At the end of May, the San Francisco Community Land Trust announced that it had helped the residents of 2976 23rd Street – known as the Merry Go Round House to purchase their 14-unit building. “This sale preserves 14 units of low-cost, shared housing that were at risk of eviction when the sellers decided to sell the building and listed it on the market for sale at $1,780,000,” the Land Trust announced.

The Land Trust will maintain the ownership of title to the land and the cooperative will be run by its members.

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Andy Mannix is a national-award-winning investigative reporter. He studied journalism at the University of Minnesota-Twin Cities, where he worked as in-depth projects desk editor for the Minnesota Daily, named the best college newspaper in the country by the Society of Professional Journalists during his senior year. After graduating in December 2009, Andy spent three and a half years as a staff writer for Minneapolis alt-weekly City Pages, writing long-form, in-depth stories on state politics, city government and the criminal justice system. He's now a freelance writer pursuing a master's degree at UC-Berkeley's graduate school of journalism.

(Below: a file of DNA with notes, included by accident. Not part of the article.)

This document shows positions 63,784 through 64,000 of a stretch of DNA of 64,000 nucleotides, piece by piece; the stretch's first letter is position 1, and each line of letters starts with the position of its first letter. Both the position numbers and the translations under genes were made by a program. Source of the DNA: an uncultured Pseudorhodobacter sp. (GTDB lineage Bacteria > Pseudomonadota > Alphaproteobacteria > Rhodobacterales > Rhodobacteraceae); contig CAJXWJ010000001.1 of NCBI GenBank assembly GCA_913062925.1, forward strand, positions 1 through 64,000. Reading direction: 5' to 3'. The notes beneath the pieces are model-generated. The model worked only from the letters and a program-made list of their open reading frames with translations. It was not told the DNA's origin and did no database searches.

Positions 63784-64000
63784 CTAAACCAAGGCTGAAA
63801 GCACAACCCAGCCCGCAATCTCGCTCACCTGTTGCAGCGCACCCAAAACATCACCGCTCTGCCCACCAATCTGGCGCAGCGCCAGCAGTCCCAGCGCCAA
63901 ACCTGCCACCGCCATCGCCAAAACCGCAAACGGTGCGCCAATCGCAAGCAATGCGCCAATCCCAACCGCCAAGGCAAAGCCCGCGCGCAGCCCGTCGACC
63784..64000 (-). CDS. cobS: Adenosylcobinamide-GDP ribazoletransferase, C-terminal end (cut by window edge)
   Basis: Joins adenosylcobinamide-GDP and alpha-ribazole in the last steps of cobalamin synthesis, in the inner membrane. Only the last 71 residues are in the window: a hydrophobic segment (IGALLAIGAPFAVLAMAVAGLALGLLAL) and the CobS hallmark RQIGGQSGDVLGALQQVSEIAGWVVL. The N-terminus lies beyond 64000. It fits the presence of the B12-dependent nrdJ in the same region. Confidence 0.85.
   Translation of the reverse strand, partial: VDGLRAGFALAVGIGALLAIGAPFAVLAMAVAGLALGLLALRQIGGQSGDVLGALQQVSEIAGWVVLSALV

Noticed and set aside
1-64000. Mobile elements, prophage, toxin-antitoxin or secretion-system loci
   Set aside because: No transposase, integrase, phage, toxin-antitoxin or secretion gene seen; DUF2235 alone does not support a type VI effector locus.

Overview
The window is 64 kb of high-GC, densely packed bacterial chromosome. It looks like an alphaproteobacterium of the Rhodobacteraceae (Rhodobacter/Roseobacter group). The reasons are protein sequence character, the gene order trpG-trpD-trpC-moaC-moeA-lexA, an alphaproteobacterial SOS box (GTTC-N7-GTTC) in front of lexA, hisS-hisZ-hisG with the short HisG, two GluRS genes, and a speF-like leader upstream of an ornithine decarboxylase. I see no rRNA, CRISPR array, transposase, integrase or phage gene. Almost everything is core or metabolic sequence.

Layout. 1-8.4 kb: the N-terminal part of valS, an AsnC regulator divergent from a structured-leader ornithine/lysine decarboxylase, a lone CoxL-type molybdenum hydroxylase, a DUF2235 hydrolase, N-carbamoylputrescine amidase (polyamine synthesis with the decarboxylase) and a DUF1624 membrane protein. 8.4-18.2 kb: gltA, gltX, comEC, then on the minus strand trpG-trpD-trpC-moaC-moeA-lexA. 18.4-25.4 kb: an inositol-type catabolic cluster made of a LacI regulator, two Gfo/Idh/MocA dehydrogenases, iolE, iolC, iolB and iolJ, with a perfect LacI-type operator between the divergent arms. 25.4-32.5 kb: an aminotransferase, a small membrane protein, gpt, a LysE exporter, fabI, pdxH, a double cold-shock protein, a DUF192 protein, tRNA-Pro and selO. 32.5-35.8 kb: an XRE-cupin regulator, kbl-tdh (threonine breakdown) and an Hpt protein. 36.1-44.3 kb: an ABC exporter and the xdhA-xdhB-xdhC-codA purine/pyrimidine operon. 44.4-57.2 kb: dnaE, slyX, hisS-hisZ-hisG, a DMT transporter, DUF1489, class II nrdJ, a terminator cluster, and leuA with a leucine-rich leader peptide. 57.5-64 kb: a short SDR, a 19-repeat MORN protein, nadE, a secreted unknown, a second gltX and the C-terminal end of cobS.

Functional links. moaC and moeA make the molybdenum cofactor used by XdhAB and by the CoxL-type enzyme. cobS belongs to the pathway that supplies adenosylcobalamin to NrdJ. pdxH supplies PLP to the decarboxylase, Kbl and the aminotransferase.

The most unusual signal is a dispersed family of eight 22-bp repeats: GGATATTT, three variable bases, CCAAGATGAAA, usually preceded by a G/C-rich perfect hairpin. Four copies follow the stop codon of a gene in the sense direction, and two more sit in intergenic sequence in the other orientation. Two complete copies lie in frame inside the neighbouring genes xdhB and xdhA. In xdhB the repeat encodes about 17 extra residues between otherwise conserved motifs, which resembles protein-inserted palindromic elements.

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  1. Congratulations to the residents and Land Trust for saving their homes! More tenants need to organize and fight to save their housing from real estate speculation & possible eviction, to create resident and community owned and controlled housing that is permanently affordable.

  2. Yoyo, resident of said house here answering some questions.